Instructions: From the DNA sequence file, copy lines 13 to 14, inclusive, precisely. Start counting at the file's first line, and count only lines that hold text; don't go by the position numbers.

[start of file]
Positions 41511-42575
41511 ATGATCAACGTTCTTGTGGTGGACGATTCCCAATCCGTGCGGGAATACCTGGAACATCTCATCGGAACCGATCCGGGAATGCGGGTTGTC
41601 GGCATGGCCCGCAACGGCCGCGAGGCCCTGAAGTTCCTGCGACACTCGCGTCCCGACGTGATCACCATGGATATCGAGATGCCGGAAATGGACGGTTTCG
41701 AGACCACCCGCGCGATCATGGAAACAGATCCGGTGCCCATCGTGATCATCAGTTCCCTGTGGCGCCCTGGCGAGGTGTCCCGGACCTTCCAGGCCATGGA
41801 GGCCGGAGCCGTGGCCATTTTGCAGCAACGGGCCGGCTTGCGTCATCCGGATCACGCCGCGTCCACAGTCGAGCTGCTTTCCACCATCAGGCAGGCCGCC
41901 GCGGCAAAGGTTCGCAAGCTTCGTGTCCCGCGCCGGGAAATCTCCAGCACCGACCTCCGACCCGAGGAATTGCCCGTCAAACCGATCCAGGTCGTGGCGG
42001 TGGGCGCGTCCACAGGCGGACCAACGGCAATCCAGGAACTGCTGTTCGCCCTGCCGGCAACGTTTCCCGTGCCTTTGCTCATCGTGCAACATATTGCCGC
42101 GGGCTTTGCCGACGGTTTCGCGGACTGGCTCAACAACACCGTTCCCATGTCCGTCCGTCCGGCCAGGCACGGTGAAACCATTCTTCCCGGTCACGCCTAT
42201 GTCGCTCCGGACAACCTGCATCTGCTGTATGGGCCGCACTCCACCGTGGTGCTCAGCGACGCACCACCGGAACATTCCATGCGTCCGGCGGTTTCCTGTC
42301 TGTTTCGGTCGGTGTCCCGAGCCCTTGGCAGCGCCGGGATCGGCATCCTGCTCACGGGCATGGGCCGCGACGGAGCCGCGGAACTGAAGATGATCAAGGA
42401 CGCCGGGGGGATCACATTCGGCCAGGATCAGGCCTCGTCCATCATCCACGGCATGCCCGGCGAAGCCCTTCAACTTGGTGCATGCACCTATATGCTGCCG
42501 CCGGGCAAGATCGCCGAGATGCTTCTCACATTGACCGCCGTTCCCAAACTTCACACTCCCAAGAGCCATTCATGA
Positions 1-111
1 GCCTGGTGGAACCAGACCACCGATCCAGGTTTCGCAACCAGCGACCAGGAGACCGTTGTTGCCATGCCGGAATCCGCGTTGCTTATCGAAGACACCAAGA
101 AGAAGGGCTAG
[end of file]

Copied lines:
Positions 1-111
1 GCCTGGTGGAACCAGACCACCGATCCAGGTTTCGCAACCAGCGACCAGGAGACCGTTGTTGCCATGCCGGAATCCGCGTTGCTTATCGAAGACACCAAGA